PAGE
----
Obama Plunges in Newsweek Poll!
Newsweek has released a new poll and is excited by the huge change: “Glow Fading? The latest NEWSWEEK Poll shows Barack Obama leading John McCain by only 3 points. What a difference a few weeks can make.” This is quite amusing in that pretty much everyone agreed that the June 20th Newsweek poll was an outlier.
No matter. In a Newsweek Web Exclusive, Jonathan Darman explains,
Obama’s rapid drop comes at a strategically challenging moment for the Democratic candidate. Having vanquished Hillary Clinton in early June, Obama quickly went about repositioning himself for a general-election audience–an unpleasant task for any nominee emerging from the pander-heavy primary contests and particularly for a candidate who’d slogged through a vigorous primary challenge in most every contest from January until June. Obama’s reversal on FISA legislation, his support of faith-based initiatives and his decision to opt out of the campaign public-financing system left him open to charges he was a flip-flopper. In the new poll, 53 percent of voters (and 50 percent of former Hillary Clinton supporters) believe that Obama has changed his position on key issues in order to gain political advantage.
More seriously, some Obama supporters worry that the spectacle of their candidate eagerly embracing his old rival, Hillary Clinton, and traveling the country courting big donors at lavish fund-raisers, may have done lasting damage to his image as an arbiter of a new kind of politics. This is a major concern since Obama’s outsider credentials, have, in the past, played a large part in his appeal to moderate, swing voters. In the new poll, McCain leads Obama among independents 41 percent to 34 percent, with 25 percent favoring neither candidate. In June’s NEWSWEEK Poll, Obama bested McCain among independent voters, 48 percent to 36 percent.
He makes a nod toward reality with this:
Obama’s overall decline from the last NEWSWEEK Poll, published June 20, is hard to explain. Many critics questioned whether the Democrat’s advantage over McCain was actually as great as the poll suggested, even though a survey taken during a similar time frame by the Los Angeles Times and Bloomberg showed a similarly large margin. Princeton Survey Research Associates, which conducted the poll for NEWSWEEK, says some of the discrepancy between the two most recent polls may be explained by sampling error.
This is followed by a blithe return to pretending that both Newsweek (or is that NEWSWEEK?) polls are accurate and must reflect real movement. As OTB readers know, the previous poll showed an Obama advantage that was 14.5 percent higher than a RealClearPolitics average that included the outlier poll. How about now?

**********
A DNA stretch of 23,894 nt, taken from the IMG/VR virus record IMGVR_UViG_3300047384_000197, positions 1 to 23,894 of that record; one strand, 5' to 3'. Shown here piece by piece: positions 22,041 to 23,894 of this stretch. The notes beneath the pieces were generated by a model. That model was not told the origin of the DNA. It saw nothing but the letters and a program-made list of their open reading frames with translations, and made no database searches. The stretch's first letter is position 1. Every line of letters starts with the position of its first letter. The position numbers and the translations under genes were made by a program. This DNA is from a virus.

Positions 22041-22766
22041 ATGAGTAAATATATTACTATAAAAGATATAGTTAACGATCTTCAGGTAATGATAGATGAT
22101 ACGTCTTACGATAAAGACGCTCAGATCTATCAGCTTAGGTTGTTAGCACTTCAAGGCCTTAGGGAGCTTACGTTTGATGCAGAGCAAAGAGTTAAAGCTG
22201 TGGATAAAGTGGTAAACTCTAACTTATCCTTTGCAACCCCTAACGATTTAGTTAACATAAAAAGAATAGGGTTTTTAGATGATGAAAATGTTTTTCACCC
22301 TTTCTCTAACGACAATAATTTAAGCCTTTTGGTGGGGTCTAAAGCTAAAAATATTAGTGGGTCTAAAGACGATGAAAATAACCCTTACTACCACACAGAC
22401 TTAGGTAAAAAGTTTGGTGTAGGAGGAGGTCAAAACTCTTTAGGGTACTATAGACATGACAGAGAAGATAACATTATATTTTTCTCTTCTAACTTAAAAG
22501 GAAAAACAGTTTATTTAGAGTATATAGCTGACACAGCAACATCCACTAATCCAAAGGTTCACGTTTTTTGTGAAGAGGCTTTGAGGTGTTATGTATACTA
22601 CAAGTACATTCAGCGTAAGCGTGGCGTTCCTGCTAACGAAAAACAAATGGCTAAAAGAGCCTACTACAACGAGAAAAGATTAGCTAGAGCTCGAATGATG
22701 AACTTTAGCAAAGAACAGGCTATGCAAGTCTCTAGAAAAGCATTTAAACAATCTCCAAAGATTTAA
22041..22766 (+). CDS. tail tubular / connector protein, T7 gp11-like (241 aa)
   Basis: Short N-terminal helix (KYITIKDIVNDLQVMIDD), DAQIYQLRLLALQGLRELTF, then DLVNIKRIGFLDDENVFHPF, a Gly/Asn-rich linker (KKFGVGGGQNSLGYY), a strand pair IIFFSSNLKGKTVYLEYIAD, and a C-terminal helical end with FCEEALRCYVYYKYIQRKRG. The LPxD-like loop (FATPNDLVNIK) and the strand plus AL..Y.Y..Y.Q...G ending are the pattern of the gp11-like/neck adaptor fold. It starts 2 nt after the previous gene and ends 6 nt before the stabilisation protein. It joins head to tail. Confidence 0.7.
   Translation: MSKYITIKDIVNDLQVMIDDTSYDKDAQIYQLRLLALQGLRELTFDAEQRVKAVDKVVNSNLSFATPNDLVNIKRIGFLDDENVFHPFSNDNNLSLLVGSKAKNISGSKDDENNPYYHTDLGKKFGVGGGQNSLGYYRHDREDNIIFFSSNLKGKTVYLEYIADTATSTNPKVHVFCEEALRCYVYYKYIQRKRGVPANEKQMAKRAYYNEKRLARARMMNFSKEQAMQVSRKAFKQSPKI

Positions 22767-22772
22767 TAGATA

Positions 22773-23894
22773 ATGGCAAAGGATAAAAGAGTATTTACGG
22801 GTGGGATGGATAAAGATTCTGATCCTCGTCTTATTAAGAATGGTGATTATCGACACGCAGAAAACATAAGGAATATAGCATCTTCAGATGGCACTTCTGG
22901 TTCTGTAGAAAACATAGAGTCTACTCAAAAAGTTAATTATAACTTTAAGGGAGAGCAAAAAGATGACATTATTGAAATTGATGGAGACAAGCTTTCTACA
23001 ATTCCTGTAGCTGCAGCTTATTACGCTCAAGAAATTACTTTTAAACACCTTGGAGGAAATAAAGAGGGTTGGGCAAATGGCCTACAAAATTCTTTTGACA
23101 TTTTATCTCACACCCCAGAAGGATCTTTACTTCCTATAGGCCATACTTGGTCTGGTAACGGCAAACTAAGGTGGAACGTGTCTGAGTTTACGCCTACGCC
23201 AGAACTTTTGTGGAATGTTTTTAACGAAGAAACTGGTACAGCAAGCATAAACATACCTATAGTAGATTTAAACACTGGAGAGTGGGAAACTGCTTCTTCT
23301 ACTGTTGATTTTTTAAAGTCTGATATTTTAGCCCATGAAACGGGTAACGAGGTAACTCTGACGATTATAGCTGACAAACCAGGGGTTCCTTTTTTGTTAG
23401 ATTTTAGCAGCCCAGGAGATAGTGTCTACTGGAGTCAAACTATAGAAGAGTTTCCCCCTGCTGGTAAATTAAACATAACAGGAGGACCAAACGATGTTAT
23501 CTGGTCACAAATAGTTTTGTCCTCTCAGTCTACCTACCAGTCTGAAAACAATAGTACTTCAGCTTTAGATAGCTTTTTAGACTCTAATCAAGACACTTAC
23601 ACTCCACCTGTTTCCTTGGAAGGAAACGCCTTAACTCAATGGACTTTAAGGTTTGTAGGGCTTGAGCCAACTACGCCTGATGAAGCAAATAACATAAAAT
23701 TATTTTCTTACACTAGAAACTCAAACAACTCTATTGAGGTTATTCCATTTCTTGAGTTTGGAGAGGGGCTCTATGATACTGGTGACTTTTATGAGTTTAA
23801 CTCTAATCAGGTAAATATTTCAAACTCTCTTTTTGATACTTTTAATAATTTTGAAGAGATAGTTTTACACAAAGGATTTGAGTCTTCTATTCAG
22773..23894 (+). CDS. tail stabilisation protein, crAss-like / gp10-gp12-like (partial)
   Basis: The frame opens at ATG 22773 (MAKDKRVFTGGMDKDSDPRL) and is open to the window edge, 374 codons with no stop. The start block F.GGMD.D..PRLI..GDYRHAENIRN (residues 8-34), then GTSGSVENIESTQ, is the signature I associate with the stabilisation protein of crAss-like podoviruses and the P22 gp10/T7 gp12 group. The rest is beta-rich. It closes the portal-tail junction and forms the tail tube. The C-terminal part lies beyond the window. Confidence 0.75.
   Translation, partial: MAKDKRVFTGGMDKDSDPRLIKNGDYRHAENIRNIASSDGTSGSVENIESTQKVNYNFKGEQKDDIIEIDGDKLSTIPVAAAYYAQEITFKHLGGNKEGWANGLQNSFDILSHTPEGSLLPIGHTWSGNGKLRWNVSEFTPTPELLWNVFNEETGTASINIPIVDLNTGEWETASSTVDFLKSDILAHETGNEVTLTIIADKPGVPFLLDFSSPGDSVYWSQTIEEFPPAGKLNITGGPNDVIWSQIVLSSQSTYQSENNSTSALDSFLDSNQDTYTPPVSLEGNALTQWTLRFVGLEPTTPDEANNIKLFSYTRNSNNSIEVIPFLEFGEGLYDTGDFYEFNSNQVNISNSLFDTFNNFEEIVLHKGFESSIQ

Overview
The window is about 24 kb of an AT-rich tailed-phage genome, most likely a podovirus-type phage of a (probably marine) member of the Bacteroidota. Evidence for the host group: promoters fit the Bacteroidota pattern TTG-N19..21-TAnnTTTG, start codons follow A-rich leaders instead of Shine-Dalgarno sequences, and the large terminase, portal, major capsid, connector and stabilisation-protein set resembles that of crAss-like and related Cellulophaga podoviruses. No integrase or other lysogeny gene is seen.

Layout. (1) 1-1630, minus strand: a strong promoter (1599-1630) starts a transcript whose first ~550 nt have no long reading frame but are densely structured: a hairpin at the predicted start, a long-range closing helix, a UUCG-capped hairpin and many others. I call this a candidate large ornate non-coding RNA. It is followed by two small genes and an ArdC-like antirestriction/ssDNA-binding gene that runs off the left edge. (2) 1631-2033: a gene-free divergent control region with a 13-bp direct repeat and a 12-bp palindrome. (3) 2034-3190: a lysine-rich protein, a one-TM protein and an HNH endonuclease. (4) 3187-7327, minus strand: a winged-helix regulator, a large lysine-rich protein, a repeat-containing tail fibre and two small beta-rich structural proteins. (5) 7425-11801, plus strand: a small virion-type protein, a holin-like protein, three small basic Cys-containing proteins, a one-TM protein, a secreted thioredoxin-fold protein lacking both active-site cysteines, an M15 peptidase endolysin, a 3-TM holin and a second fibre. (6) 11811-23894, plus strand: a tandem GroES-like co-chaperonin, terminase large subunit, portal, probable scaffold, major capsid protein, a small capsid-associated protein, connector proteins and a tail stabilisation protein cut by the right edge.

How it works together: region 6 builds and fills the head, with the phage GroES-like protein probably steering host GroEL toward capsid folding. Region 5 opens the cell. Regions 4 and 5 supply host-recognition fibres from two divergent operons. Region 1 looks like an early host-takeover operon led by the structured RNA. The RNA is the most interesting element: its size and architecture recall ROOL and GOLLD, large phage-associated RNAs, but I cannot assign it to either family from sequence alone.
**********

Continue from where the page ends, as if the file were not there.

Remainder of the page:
Well, surprise, surprise! It’s now perfectly in line with what the other polls — only 1.8 percent off the average but right in the flow of the other July polls.
Is the “glow” off of Obama? I’d love to see it. The data, unfortunately, don’t seem to support that conclusion. Here’s a graph of RCP’s McCain-Obama numbers since January:
McCain’s numbers are down slightly since Hillary Clinton’s concession while Obama’s are up a smidgen. (Note: The scale makes the variation look more substantial than it is.) McCain’s numbers have been as high as 47 and as low as 40 whereas Obama’s have fluctuated between 43 and 49. The gap between the two has never exceeded 4 points. So, we’ve got a very close race with very little movement that Obama has been leading, with brief exceptions, for months.
Beyond that, the usual caveats apply: We don’t elect presidents by national vote but state-by-state. We vote in November, not July. Registered voter polls such as Newsweek’s and CNN’s are less reliable than likely voter polls like Rasmussen’s. There’s a possibility that Obama’s numbers are somewhat inflated because people don’t like to admit that they don’t support the black candidate (although recent evidence for that phenomenon is scant).
- Ed Morrissey notes that the difference is likely that the previous poll grossly oversampled Democrats.
- Stacy McCain‘s reaction mirrors mine: “The ‘rapid drop’ never happened, because Obama’s purported 15-point June lead never existed.”
- Digby believes Obama’s drop is real and offers this analysis:
Many people assumed those values were their own, and without a detailed analysis of his policies and his books, they were unlikely to think they were anything but orthodox liberal. This was, after all, a Democratic primary. So, when Obama did the predictable (although surprisingly clumsy) turn to the right and began to speak in somewhat unprogressive terms on things like the death penalty and faith based programs and FISA and abortion, they felt betrayed. The campaign had actually encouraged them not to know but rather to place their faith in Obama on a personal level.
I’ve been predicting that would happen for, oh, eighteen months now. But I just don’t see any evidence for it.
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